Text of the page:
>> using this in the first place (aside from general NVIDIA enthusiasm
>> for encapsulating everything within EGL Streams/Output/Device/etc,
>> dating back many years). Andy/Aaron, you've said that you found GBM to
>> be inadequate, and I'd like to find out explicitly how.
> Thanks.  This is the real heart of the debate.


>> Through a few
>> snippets of IRC and NVIDIA devtalk, so far I can see:
>> 'We can't choose an optimal rendering configuration, because we don't
>> know how it's going to be used' - (almost completely) untrue. The FD
>> you pass to gbm_device_create is that of the KMS device, a gbm_surface
>> contains information as to how the plane (primary or overlay) will be
>> configured,
> Maybe I'm not looking in the right place, but where does gbm_surface get
> the intended plane configuration?  Are there other display-related flags
> beside GBM_BO_USE_SCANOUT?  Then again, the particular plane doesn't
> impact us for current GPUs.

Well, nowhere. By current plane configuration, I assume you're (to the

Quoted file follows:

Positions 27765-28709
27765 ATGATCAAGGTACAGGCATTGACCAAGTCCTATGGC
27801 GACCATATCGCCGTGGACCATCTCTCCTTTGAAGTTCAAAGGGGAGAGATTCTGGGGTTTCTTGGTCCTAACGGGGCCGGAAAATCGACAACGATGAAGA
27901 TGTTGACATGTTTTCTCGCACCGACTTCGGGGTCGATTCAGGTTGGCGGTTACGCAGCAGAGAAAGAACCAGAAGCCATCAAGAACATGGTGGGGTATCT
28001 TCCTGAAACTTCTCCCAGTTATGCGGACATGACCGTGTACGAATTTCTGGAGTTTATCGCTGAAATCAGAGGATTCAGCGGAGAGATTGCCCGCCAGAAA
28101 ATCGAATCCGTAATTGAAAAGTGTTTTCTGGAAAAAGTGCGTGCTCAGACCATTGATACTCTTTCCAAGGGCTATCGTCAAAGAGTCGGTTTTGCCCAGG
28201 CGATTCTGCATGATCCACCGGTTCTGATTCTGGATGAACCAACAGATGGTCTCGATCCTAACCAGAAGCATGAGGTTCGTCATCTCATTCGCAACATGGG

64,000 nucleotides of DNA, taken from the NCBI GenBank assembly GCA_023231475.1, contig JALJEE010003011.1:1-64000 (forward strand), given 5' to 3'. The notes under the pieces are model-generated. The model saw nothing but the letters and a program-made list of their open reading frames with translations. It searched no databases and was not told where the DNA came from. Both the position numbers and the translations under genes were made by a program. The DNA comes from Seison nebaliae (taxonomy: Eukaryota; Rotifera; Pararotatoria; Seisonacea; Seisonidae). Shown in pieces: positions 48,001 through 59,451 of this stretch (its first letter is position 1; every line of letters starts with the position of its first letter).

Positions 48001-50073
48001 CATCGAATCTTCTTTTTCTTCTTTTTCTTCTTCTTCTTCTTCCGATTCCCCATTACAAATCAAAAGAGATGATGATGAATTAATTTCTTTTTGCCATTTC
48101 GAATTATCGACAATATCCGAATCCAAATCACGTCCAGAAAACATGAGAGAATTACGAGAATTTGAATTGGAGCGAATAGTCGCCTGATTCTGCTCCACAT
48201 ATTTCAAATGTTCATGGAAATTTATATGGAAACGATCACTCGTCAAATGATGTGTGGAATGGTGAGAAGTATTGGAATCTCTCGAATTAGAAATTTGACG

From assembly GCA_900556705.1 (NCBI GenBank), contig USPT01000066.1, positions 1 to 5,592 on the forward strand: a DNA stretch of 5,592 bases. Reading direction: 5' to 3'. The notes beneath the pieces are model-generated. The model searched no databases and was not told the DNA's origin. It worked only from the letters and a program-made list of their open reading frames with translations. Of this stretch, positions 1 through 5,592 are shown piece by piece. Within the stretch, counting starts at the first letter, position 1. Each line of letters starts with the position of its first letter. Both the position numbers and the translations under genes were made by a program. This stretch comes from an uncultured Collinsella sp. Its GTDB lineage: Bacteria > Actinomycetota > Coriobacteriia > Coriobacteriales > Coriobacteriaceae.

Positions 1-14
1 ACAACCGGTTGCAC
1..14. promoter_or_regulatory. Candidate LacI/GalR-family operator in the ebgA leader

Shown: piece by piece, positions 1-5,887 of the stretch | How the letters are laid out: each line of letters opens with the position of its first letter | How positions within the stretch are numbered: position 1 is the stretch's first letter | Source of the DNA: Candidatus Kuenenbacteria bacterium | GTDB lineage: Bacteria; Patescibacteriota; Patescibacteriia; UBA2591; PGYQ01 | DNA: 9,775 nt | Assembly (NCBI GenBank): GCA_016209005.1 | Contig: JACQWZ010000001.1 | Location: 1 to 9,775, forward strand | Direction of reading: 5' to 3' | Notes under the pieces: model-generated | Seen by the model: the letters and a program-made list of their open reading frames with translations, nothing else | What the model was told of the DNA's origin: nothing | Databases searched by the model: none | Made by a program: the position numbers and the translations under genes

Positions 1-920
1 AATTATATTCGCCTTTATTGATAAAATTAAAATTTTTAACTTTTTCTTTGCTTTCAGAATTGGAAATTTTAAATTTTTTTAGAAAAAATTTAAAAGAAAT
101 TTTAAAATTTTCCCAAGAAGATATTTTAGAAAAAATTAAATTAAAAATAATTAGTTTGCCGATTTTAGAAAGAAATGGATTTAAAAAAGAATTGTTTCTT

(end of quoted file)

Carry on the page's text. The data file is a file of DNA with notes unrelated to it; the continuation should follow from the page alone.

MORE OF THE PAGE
extent that you can discuss it) talking about asymmetric plane
capabilities, e.g. support for disjoint colour formats, scaling units,
etc? As Dan V says, I still see Streams as a rather incomplete fix to
this, given that plane assignment is pre-determined: what do you do
when your buffers are configured as optimally as possible, but the
compositor has picked the 'wrong' plane? I really think you need
something like HWC to rewrite your scene graph into the optimal setup.

>> and an EGLDisplay lets you tie the rendering and scanout
>> devices together. What more information do you need? It's true that we